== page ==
– Greg Bray
    Oct 24, 2013 at 23:28
  • It's UTF-16LE to be more precise (PHP's sha1(mb_convert_encoding("...", 'UTF-16')...) fails otherwise)
    – Xenos
    Apr 10, 2017 at 15:50

I believe pwdencrypt is using a hash so you cannot really reverse the hashed string - the algorithm is designed so it's impossible.

If you are verifying the password that a user entered the usual technique is to hash it and then compare it to the hashed version in the database.

This is how you could verify a usered entered table

SELECT password_field FROM mytable WHERE password_field=pwdencrypt(userEnteredValue)

Replace userEnteredValue with (big surprise) the value that the user entered :)

  • 19
    pwdencrypt() returns a different result after each call - you cannot compare a password by comparing two hashes made with pwdencrypt. Instead you have to use pwdcompare('plaintext psw', 'hashed psw') to correctly compare them.
    – Anheledir
    Oct 6, 2008 at 8:46
  • Just a note, the hashes are irreversible because it's possible that two different strings could equal the same hash. In that way it's impossible to know what it originally was. It's just incredibly unlikely to come across two strings that equal the same hash, but it makes the hash more secure by not being able to decrypt it. Sep 3, 2015 at 20:05
  • More accurately, you cannot decrypt a hash because a hash contains no encrypted data. Hashing != encrypting. Hashing is a lossy operation, encryption is not. Aug 23, 2016 at 20:51
  • More importantly, you cannot reverse a hash because hashing is a lossy operation. By design, there is information missing so that the hashed value cannot be used to recreate the original, insufficient information is available. The only hope of "reversal", assuming one knows the hash algorithm and salt, would be to generate a rainbow table of sorts to look up the hash's original value(s). - Feb 26, 2021 at 23:12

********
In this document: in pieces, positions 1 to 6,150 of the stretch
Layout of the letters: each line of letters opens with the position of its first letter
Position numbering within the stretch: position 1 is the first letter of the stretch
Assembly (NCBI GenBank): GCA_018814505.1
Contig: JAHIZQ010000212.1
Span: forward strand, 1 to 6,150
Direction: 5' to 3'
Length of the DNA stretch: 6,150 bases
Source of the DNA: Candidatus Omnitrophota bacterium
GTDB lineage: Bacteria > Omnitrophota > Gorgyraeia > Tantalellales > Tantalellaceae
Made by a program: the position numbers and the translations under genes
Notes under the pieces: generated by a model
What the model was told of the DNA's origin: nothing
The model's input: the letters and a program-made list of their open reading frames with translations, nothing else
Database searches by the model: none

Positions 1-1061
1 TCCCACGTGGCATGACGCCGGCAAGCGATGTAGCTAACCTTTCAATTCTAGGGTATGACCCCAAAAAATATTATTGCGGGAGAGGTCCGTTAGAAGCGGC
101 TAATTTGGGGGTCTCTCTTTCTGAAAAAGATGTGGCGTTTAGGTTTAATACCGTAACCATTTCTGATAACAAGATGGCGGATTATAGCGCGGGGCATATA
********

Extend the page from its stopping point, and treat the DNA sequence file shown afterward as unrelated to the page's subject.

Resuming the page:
You realise that you may be making a rod for your own back for the future. The pwdencrypt() and pwdcompare() are undocumented functions and may not behave the same in future versions of SQL Server.

Why not hash the password using a predictable algorithm such as SHA-2 or better before hitting the DB?

  • 2
    Or by HASHBYTES('sha1', 'password').
    – Rabid
    Aug 4, 2010 at 12:24

You shouldn't really be de-encrypting passwords.

You should be encrypting the password entered into your application and comparing against the encrypted password from the database.

Edit - and if this is because the password has been forgotten, then setup a mechanism to create a new password.


You cannot decrypt this password again but there is another method named "pwdcompare". Here is a example how to use it with SQL syntax:

declare @hash varbinary (255)
CREATE TABLE tempdb..h (id_num int, hash varbinary (255))
SET @hash = pwdencrypt('123') -- encryption
INSERT INTO tempdb..h (id_num,hash) VALUES (1,@hash)
SET @hash = pwdencrypt('123')
INSERT INTO tempdb..h (id_num,hash) VALUES (2,@hash)
SELECT TOP 1 @hash = hash FROM tempdb..h WHERE id_num = 2
SELECT pwdcompare ('123', @hash) AS [Success of check] -- Comparison
SELECT * FROM tempdb..h
INSERT INTO tempdb..h (id_num,hash) 
VALUES (3,CONVERT(varbinary (255),
SELECT TOP 1 @hash = hash FROM tempdb..h WHERE id_num = 3
SELECT pwdcompare ('123', @hash) AS [Success of check] -- Comparison
SELECT * FROM tempdb..h
DROP TABLE tempdb..h

A quick google indicates that pwdencrypt() is not deterministic, and your statement select pwdencrypt('AAAA') returns a different value on my installation!

See also this article http://www.theregister.co.uk/2002/07/08/cracking_ms_sql_server_passwords/

  • The pwdencrypt() method returns a different hash for each call - anyhow the pwdcompare() method can compare two hashes.
    – Anheledir
    Oct 6, 2008 at 8:44